• If you think you are a good negotiator and are not an attorney, you need help.

Lesson Two: Make Your Accounting Useful For YOU

I admit upfront that I hate accounting because it makes me feel unintelligent. Many of the small business owners to whom I speak say the same. There are many reasons for this but here’s what you need to know:

  • Develop a system for tracking your real cash (not just profits) that you can manage daily. Learn enough so that you can design your accounting system to be useful to you in the way that you will use it.
  • Tracking your cash must become a habit. You will be shocked at the number of people who will confidently do their job with absolutely zero understanding of your financials even when they have access to them. They are counting on you to know what is going on.

You cannot delegate having a firm grasp on your financials to anyone else. If you do, then you will not be running a business, you will be working for someone else wondering where all the money went.

Lesson Three: Create a Culture

What would your front yard look like if you never paid attention to it, never watered it, never mowed it, in short never cared about it? Can you imagine that? Can you picture it?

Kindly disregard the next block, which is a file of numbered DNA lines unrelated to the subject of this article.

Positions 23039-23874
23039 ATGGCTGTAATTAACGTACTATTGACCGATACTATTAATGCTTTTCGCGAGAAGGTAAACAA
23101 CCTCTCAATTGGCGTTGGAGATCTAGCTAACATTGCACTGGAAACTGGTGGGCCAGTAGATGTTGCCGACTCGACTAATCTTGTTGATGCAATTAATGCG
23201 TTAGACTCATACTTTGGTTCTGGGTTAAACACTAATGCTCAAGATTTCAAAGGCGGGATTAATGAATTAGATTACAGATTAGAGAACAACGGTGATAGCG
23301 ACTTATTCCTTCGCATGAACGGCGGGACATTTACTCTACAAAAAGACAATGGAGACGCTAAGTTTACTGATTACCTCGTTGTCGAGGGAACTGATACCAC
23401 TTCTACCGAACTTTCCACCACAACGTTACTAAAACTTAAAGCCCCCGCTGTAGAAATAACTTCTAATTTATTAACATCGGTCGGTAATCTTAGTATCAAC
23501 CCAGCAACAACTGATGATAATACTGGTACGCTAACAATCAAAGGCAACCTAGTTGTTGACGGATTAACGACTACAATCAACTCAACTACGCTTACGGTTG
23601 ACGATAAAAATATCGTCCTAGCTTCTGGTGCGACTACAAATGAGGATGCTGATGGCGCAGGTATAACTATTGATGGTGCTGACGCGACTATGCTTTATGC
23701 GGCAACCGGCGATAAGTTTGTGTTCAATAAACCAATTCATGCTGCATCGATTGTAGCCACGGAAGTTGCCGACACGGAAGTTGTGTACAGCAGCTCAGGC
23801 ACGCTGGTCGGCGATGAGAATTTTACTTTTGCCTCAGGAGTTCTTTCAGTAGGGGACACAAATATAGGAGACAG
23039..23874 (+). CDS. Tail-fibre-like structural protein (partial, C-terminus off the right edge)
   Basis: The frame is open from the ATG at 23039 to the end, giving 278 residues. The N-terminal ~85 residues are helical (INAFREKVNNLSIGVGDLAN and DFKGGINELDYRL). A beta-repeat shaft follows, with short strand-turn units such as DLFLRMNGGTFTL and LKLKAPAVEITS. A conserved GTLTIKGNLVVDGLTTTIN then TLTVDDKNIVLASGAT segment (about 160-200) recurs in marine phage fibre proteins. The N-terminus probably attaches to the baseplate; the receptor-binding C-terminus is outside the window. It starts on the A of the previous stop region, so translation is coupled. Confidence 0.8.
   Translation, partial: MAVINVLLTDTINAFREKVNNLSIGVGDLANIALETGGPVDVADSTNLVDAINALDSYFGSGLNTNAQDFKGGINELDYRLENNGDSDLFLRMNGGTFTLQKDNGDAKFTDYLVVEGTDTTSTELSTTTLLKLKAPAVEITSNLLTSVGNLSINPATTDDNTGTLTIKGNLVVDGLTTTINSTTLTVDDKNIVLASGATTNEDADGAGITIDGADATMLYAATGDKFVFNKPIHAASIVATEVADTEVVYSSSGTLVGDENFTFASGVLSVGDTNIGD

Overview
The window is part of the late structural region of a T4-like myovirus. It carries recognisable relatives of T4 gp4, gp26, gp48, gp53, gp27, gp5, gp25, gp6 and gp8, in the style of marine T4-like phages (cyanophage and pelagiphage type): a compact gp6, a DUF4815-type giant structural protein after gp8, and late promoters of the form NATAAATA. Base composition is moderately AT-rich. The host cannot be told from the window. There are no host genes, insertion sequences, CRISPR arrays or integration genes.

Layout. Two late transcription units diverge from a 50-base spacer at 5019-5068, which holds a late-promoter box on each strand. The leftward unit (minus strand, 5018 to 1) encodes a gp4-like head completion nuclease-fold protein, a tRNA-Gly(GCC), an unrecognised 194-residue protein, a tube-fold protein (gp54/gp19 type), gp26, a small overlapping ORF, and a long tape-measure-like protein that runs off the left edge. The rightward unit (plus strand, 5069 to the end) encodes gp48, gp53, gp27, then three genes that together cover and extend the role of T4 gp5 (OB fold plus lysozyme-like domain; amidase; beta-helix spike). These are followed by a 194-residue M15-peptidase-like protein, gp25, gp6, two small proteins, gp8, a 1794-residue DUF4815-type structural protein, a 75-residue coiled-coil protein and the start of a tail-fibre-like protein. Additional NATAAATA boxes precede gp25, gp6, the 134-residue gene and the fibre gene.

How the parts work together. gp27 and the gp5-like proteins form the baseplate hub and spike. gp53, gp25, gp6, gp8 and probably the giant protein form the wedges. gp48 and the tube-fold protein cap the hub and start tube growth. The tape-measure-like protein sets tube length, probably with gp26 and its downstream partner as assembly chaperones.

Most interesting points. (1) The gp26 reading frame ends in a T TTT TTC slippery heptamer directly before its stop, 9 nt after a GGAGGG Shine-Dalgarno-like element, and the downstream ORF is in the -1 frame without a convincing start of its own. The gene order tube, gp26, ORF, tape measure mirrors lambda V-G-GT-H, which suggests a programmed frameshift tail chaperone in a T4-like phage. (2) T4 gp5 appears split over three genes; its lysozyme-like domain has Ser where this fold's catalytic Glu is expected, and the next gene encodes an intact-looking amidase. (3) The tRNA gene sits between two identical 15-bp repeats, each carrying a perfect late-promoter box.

Now know this: Your company culture will look worse if you treat it the same way.

Any system composed of living organisms will grow and evolve, constantly. Moreover, it will do so with or without your permission. That is what they do.

Your business is a living organism. It is a system made up of people who are very different. The behaviors of those people will define its culture. Now you might get lucky, and that group of people may produce an incredible culture without much effort.  However, and this is common, they could produce a cancerous growth that kills their host. There are two lessons here:

  • Recognize that it is your responsibility to create the culture you want. When you become an employee of a company, chances are the owners or employees previously established the office culture. However, now you have to create it yourself.